# Is there a way to calculate the improper integral of $e^{-x^2}$ without the use of double integrals?

So I was just wondering whether I can calculate the integral $$\int_{-\infty}^{\infty} e^{-x^2}$$ without the famous trick of the use of double integrals. '

If it helps, this problem is an exercise in a book I bought about “definite integrals, integration techniques and integration of series”.

Thank you in advance for any help.

• Please use MathJax Apr 20 '20 at 20:25
• You can use the Taylor series for $e^u$, then do the integral over $[0,N]$ term by term and let $N\to\infty$, and over $[-N,0]$ and let $N\to\infty$... Apr 20 '20 at 20:26
• I don't know of a simple way, but you can relate it to $\Gamma(\frac12)$ by substituting $x=\sqrt{u}$, and then the reflection formula $\Gamma(x)\Gamma(1-x) = \frac{\pi}{\sin{\pi x}}$ can be used to find $\Gamma(1/2)$. Of course, the reflection formula is non-trivial to prove in its own right, but I think you could do it without ever invoking a double integral. Apr 20 '20 at 20:27

I believe you can use Feynman's differentiation under the integral sign trick. Keith Conrad's notes do a good job, as per usual, explaining this method (https://kconrad.math.uconn.edu/blurbs/analysis/diffunderint.pdf). First, notice that the integrand, $$e^{-x^2}$$, is even, so you can instead study $$I = \int_{0}^{\infty}e^{-x^2}dx$$, and then double the result. Second, let: $$F(t) = \int_{0}^{\infty}\frac{e^{-t^2(1+x^2)}}{1+x^2}dx$$ Then, $$F(0) = \int_{0}^{\infty}\frac{1}{1+x^2}dx = \left.\tan^{-1}(x)\vphantom{\dfrac12}\right\vert_{0}^{\infty}=\frac{\pi}{2}$$ At $$t=\infty$$, at every point the integrand becomes $$0$$. Calculating the derivative of $$F(t)$$, we arrive at: $$F'(t) = \int_{0}^{\infty}\frac{e^{-t^2(1+x^2)}(-2t(1+x^2))}{1+x^2} = -2te^{-t^2}\int_{0}^{\infty}e^{(-tx)^2}dx$$ Letting $$y = tx \implies dy = tdx$$, where $$y(0)=0$$, and $$y(\infty)=\infty$$. Then we arrive at: \begin{aligned} &= -2te^{-t^2}\int_{0}^{\infty}e^{-y^2}\frac{1}{t}dy\\ &= -2e^{-t^2}\int_{0}^{\infty}e^{-y^2}dy\\ F'(t) &= -2e^{-t^2}I \end{aligned} Then, using the FTC: \begin{aligned} \int_{0}^{\infty}F'(t)dt &=\int_{0}^{\infty} -2e^{-t^2}Idt\\ F(\infty) - F(0) &= -2I \int_{0}^{\infty}e^{-t^2}dt \end{aligned} Seeing that $$I$$ appears again on the right side, we have $$0 - \frac{\pi}{2} = -2I^2 \implies I^2 = \frac{\pi}{4} \implies I = \frac{\sqrt{\pi}}{2}$$ Thus, after doubling the result,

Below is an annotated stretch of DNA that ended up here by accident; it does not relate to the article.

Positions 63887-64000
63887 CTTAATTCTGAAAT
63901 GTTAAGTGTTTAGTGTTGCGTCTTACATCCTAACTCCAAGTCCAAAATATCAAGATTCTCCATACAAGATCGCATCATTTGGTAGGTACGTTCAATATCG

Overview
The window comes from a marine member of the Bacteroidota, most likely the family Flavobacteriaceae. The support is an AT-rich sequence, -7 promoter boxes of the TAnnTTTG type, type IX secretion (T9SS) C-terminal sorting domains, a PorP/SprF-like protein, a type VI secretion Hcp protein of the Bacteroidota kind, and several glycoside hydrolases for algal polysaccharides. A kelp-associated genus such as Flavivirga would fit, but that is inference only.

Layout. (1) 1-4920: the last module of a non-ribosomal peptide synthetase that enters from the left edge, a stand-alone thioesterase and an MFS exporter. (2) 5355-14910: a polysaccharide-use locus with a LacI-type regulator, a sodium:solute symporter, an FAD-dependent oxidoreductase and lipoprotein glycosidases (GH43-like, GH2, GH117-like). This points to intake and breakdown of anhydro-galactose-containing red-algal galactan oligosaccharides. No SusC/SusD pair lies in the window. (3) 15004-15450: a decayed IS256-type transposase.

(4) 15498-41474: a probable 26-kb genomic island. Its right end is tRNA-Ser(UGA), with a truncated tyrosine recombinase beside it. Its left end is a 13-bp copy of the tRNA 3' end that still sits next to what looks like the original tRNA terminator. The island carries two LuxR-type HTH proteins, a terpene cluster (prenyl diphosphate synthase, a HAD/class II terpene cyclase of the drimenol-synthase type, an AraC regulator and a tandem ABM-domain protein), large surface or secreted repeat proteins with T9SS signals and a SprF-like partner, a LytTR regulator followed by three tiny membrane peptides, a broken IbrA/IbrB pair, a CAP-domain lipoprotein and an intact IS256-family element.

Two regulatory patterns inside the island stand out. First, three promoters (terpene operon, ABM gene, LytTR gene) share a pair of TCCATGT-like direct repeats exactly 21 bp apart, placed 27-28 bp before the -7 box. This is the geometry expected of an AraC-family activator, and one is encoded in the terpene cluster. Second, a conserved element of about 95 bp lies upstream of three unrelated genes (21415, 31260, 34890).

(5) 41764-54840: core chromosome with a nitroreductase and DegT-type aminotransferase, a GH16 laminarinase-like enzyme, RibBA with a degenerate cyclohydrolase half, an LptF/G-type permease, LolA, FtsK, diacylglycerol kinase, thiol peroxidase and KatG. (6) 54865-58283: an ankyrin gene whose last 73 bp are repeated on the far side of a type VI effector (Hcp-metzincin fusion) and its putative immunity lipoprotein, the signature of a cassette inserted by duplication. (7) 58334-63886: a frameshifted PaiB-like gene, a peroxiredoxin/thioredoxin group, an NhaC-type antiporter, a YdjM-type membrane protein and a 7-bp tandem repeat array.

$$\int_{\mathbb{R}}^{}e^{-x^2}dx = \sqrt{\pi}$$